Fight Club

Fight Club Fight Club and the "Boomerang Generation"

The success of the novel Fight Club launched the career of Chuck Palahniuk, but it wasn't until the novel was adapted for film that its contents made an impact on mass culture. Surely, the irony of this was not entirely lost on either the filmmakers or Palahniuk. Here, a major studio motion picture, one of the most egregious perpetrators of mass-marketing and consumerism, was spreading ideas that mocked the very hand that fed it.

Palahniuk's ideas, and the specter of Tyler Durden, have spread far and wide since the release of both the book and the film. Echoes of Tyler's philosophy can be seen in everything from an adaptation of his appearance (Tyler Durden clothes, sunglasses, Halloween costumes) to the Occupy Wall Street movement. If not everyone can agree that Tyler Durden's ideas present a viable solution to social issues, his ideas have at least highlighted a social issue. Many parents complain of how their children seem to lack a direction in life in their 20s and early 30s. The term "boomerang children" or "boomerang generation" have become part of the vernacular to describe the phenomenon of children who seem to always return home to live and seem incapable of doing so on their own.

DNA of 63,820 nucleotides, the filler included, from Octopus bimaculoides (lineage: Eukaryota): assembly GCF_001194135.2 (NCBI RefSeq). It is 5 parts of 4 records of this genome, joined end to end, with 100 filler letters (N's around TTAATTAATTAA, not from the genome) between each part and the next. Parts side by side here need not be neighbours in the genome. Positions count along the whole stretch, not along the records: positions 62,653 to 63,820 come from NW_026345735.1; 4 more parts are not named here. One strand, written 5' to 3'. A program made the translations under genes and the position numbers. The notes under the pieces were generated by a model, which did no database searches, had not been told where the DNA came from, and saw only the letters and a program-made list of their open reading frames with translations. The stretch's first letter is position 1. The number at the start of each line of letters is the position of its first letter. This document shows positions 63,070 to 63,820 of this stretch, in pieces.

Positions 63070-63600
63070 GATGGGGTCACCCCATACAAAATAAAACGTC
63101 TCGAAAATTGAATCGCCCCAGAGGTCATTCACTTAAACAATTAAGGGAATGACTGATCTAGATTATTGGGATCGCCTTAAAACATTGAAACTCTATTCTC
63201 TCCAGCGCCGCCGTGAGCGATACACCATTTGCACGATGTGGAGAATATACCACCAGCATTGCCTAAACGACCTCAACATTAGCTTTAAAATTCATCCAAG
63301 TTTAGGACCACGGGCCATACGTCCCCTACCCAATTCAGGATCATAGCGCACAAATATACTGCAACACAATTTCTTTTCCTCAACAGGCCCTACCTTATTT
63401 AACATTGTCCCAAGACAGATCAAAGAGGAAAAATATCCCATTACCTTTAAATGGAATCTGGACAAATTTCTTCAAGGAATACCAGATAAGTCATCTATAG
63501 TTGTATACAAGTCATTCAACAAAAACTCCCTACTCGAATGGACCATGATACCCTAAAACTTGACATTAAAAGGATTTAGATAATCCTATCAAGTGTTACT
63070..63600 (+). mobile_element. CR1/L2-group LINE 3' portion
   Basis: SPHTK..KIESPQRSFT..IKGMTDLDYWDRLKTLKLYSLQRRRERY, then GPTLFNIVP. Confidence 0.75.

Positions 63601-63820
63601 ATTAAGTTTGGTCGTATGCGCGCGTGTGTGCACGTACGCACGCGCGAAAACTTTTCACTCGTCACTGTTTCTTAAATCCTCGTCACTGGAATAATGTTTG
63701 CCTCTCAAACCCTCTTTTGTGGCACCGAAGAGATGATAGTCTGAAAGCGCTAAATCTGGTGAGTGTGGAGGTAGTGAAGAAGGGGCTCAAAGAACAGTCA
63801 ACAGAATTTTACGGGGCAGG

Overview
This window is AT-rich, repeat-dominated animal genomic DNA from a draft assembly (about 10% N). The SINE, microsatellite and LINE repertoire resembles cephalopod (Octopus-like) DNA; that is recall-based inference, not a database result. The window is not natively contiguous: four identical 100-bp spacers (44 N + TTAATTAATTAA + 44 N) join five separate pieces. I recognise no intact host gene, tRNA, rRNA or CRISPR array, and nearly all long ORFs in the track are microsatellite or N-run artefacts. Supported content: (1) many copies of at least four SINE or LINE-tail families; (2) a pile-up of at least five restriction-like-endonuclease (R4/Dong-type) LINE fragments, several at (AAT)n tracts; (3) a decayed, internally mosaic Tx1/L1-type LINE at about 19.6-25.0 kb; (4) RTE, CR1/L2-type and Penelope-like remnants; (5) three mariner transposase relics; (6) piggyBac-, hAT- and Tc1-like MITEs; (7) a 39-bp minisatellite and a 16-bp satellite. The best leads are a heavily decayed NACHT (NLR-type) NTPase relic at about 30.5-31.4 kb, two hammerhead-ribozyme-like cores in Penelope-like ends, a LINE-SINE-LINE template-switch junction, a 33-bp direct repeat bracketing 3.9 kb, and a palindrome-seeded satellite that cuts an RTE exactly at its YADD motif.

The long-held assumption by older generations has been that this generation of boomerang children lack simple discipline and maturity. While that is almost certainly part of the problem, the ideas presented in both the film and novel present another possibility: these children don't feel like they are a part of the world they are inheriting. They don't identify with its values and don't see a compulsion to simply move up a corporate ladder and succumb to the same drudgery they saw their parents endure.

Fortunately, Tyler Durden's ideas also embrace the knowledge of one's mortality. When Raymond K. Hessel, the convenience store clerk and perhaps the epitomy of the Boomerang Generation, is faced with his own mortality, he is pushed to embrace responsibility for his own life. The Narrator essentially graduates him from childhood to adulthood through a traumatic and painful experience.

Through this action, Durden's philosophy stresses a personal responsibility for every individual. Excuses are not acceptable. Both the Narrator and Tyler Durden share that they essentially grew up without fathers in their lives. The adherence to this idea as a means of self-identifying becomes a hinderance over time. It allows one to become complacent. There is no motivation to change because change doesn't seem like a real possibility.